Further information for Children and Young People

Is that abuse?

Child abuse can mean a lot of different things such as neglect, physical, emotional or sexual abuse. It’s not always easy to know if you or someone you know is being abused, but the important thing to remember is that no-one has the right to hurt you or make you do anything that feels wrong. This link explains all the different types of abuse.

Here are some guides that may be helpful:

Disrespect Nobody

Relationships can be confusing and it can be difficult to understand what is and isn’t normal behaviour. Healthy relationships are all about respecting each other. You should feel loved, safe and free to be yourself but disrespectful and unacceptable behaviour can come in many forms. It isn’t limited to just physical behaviour; it can also go way beyond that. For example, it’s not OK for someone to try and pressure you into sending a nude pic, or to expect the same things to happen that they’ve seen in a porn film. If someone makes you do something you don’t want to, makes you feel scared, intimidated or tries controlling you, it’s not acceptable and is never OK. There’s a person attached to every body, respect both.

Click here to see more information about the Disrespect Nobody campaign which includes videos, animations and quiz.


Check out this information leaflet on Sexting.

Internet Safety and CyberBullying

Let’s keep the internet fun. CEOP (Child Exploitation and Online Protection) have some really good advice and useful videos about keeping you and your friends safe. Click here to visit their website and ‘Keep Safe’ and check out these videos.

What is CyberBullying? The use of electronic communication to bully a person, typically by sending messages of an intimidating or threatening nature: children may be reluctant to admit to being the victims of cyberbullying. It can be perpetrated by individuals or a group of people and often (but not exclusively) involves teenage and pre-teen age groups.


Bullying affects lots of young people and happens in many schools but it’s the way it’s dealt with which makes the difference between life being tolerable or a misery for many. There is no legal definition of bullying. But it is usually defined as repeated behaviour which is intended to hurt someone either emotionally or physically, and is often aimed at certain people because of their race, religion, gender or sexual orientation or any other aspect such as appearance or disability. Click here for advice and help if you or someone you know is being bullied.

Mental Health Issues & Self Harm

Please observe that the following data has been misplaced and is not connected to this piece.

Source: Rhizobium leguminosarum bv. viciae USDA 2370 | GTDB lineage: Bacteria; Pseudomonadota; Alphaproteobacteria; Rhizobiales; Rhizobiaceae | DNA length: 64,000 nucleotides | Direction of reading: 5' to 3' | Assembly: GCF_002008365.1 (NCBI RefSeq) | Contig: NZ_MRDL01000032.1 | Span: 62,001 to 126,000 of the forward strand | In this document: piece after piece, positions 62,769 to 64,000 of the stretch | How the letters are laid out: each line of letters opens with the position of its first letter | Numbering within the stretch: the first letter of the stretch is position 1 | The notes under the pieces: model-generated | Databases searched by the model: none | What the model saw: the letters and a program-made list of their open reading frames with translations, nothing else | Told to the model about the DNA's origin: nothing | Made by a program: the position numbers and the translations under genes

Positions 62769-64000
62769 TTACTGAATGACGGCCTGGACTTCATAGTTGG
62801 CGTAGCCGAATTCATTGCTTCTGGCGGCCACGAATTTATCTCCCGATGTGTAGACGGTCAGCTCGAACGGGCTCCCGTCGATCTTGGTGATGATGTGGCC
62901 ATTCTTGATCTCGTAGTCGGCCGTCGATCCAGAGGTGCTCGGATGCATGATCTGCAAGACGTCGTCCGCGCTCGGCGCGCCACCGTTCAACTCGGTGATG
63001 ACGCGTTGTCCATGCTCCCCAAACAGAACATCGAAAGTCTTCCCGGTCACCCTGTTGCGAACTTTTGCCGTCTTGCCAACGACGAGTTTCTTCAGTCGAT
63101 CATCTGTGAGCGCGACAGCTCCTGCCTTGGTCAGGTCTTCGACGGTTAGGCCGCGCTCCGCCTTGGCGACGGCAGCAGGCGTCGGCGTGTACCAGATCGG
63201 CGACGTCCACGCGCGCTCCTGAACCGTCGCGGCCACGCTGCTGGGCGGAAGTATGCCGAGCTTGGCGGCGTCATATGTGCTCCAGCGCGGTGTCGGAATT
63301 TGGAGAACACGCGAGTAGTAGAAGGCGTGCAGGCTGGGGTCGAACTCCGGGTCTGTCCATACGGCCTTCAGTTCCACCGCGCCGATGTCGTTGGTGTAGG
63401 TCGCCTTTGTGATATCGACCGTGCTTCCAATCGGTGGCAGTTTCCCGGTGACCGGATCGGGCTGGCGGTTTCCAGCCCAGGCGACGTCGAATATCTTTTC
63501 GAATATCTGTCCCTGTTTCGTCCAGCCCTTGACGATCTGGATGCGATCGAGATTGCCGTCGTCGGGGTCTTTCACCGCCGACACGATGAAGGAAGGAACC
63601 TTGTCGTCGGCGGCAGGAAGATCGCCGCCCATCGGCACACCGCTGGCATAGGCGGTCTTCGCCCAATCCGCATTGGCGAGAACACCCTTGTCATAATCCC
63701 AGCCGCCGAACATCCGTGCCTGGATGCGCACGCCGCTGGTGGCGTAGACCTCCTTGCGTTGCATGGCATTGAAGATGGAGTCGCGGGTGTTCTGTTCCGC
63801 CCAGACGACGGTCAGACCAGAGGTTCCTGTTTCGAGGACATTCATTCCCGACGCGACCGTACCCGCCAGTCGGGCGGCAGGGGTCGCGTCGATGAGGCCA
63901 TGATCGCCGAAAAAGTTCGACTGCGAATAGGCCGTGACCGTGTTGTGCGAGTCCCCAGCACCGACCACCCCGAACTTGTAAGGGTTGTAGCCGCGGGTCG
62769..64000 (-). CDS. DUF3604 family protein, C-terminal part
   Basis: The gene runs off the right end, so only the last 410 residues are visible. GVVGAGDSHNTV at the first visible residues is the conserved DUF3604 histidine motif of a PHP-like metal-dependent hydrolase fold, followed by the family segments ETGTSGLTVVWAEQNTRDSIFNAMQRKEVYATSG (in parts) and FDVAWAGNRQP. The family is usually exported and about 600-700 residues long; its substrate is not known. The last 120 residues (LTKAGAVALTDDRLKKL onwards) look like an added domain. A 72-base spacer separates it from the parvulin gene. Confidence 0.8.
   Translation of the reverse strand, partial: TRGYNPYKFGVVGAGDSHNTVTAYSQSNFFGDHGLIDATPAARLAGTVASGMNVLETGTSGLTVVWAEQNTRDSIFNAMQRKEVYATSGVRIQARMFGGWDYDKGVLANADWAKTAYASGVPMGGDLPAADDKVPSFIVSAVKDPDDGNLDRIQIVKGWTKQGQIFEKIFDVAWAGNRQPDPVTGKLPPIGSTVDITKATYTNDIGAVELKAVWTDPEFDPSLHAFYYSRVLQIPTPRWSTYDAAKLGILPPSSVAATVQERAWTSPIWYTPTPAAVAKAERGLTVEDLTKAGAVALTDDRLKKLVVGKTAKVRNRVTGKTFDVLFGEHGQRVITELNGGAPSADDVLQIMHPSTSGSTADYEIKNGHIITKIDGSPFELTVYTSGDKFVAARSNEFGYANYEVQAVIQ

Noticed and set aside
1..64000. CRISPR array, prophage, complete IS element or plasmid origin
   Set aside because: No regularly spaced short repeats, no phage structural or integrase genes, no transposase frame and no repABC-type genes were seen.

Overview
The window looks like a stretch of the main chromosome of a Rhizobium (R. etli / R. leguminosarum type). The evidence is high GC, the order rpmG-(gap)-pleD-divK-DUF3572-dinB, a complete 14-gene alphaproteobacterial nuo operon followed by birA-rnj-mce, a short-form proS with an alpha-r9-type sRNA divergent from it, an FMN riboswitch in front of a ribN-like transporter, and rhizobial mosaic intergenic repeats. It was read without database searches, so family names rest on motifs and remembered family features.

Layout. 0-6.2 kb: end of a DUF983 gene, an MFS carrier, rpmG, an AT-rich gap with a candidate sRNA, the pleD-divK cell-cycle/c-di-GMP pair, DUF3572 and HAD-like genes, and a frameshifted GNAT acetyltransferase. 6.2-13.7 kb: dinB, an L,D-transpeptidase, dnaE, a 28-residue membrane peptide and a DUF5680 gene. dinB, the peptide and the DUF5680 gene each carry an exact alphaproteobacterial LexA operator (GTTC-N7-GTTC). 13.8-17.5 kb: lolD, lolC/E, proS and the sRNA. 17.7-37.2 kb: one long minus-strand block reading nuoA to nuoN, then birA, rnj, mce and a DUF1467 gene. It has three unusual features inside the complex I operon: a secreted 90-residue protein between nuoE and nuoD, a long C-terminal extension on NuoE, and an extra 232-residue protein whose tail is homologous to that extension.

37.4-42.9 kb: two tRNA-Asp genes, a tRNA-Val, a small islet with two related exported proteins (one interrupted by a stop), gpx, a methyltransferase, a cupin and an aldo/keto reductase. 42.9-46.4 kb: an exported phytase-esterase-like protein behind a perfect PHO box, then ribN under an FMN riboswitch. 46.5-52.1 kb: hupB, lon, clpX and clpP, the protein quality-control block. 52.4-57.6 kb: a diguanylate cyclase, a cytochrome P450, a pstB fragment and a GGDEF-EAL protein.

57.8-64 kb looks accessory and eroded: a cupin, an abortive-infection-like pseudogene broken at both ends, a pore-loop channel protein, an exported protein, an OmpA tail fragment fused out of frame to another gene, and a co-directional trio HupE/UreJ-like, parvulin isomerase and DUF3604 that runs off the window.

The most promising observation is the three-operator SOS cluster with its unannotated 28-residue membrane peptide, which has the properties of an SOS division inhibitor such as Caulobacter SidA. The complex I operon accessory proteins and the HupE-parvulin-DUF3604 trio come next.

Norfolk and Suffolk Children’s and Young People’s mental health services provide specialist help for children, families and young people experiencing emotional and mental health difficulties. Click here to visit their website and find out more.

Click here to find information and support for a range of health issues from seeing and hearing people’s real life experiences. Thousands of people have shared their experiences on film to help you understand what it’s really like to have a health condition.

There is a new national initiative called Shelf help available in all of Norfolk’s public libraries to support young people like you and your friends and family if you are dealing with mental health issues and to raise awareness of common issues, including advice and information about issues like anxiety, stress and OCD, and difficult experiences like bullying, body image and exams. Click here for more information.

Self-harm is purposeful injury or harm to oneself. Some people self-harm as a way of dealing with very difficult thoughts and feelings that they can’t cope with in more positive ways. Many young people self-harm and it is thought that about 1 in 10 people in the UK have self-harmed. Click here for more information.

Drug and Alcohol Issues

Are you affected by someone else’s drug and alcohol use? This leaflet explains what you can do and how to get help.

There is help and support available for children, young people and families on tackling drug and alcohol issues. This leaflet explains how the Matthew Project can help.

For more information on drugs you can also visit the Talk to Frank website.

Young Carers

What is a young carer?
• A young carer is “a person under 18 who provides or intends to provide care for another person (other than someone who does this because of a contract or volunteering work)”.
• They will often be providing physical and/or emotional support to someone because that person has a disability, has a physical or mental illness, or has issues with substance misuse.
• We know that there are well over 5000 Young Carers in Norfolk but many are hidden because they do not realise they are a young carer, or because of fears of stigma/external involvement.
• Being a young carer can have a significant impact on their physical and mental health, educational attainment and their transition into adulthood.

Norfolk Young Carers Forum has put together a range of awareness-raising mini-presentations which cover various issues relating to young carers and the support available:

Other Useful Information

There are some more useful documents below that we think may help you.

The first, below is about what you can expect from attending a conference with a social worker.

The Children and Young People’s Involvement Strategy can be found below.

There are lots of ways that children and young people living in Norfolk can influence what happens in their local area and have their say on public services. Click here for more information on how to get involved.